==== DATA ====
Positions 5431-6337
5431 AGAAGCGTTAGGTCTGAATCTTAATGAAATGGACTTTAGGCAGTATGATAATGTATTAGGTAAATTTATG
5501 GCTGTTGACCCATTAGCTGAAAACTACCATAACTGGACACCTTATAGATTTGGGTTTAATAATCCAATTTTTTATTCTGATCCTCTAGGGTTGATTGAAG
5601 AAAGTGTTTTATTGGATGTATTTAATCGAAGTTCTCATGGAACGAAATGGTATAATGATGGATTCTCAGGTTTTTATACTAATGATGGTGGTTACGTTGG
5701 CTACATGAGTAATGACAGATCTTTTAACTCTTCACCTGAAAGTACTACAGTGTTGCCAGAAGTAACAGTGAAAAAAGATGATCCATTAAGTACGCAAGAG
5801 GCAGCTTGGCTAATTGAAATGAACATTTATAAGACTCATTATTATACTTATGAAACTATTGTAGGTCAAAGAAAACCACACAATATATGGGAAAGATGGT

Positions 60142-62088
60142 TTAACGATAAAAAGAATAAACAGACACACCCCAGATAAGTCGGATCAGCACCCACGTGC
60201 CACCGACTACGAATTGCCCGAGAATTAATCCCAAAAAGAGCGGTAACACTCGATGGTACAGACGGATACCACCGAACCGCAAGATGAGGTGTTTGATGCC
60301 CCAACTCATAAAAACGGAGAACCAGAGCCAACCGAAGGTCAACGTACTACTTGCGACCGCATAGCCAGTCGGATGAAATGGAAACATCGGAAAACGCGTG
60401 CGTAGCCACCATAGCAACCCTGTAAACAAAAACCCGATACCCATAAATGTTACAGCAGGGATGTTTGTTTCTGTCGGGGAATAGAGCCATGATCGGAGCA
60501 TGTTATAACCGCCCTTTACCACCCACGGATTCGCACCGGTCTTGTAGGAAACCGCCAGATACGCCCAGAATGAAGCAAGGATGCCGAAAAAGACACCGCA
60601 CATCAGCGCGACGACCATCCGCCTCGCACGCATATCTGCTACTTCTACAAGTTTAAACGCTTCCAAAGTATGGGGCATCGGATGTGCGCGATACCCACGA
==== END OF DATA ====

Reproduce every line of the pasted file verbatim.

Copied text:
Positions 5431-6337
5431 AGAAGCGTTAGGTCTGAATCTTAATGAAATGGACTTTAGGCAGTATGATAATGTATTAGGTAAATTTATG
5501 GCTGTTGACCCATTAGCTGAAAACTACCATAACTGGACACCTTATAGATTTGGGTTTAATAATCCAATTTTTTATTCTGATCCTCTAGGGTTGATTGAAG
5601 AAAGTGTTTTATTGGATGTATTTAATCGAAGTTCTCATGGAACGAAATGGTATAATGATGGATTCTCAGGTTTTTATACTAATGATGGTGGTTACGTTGG
5701 CTACATGAGTAATGACAGATCTTTTAACTCTTCACCTGAAAGTACTACAGTGTTGCCAGAAGTAACAGTGAAAAAAGATGATCCATTAAGTACGCAAGAG
5801 GCAGCTTGGCTAATTGAAATGAACATTTATAAGACTCATTATTATACTTATGAAACTATTGTAGGTCAAAGAAAACCACACAATATATGGGAAAGATGGT

Positions 60142-62088
60142 TTAACGATAAAAAGAATAAACAGACACACCCCAGATAAGTCGGATCAGCACCCACGTGC
60201 CACCGACTACGAATTGCCCGAGAATTAATCCCAAAAAGAGCGGTAACACTCGATGGTACAGACGGATACCACCGAACCGCAAGATGAGGTGTTTGATGCC
60301 CCAACTCATAAAAACGGAGAACCAGAGCCAACCGAAGGTCAACGTACTACTTGCGACCGCATAGCCAGTCGGATGAAATGGAAACATCGGAAAACGCGTG
60401 CGTAGCCACCATAGCAACCCTGTAAACAAAAACCCGATACCCATAAATGTTACAGCAGGGATGTTTGTTTCTGTCGGGGAATAGAGCCATGATCGGAGCA
60501 TGTTATAACCGCCCTTTACCACCCACGGATTCGCACCGGTCTTGTAGGAAACCGCCAGATACGCCCAGAATGAAGCAAGGATGCCGAAAAAGACACCGCA
60601 CATCAGCGCGACGACCATCCGCCTCGCACGCATATCTGCTACTTCTACAAGTTTAAACGCTTCCAAAGTATGGGGCATCGGATGTGCGCGATACCCACGA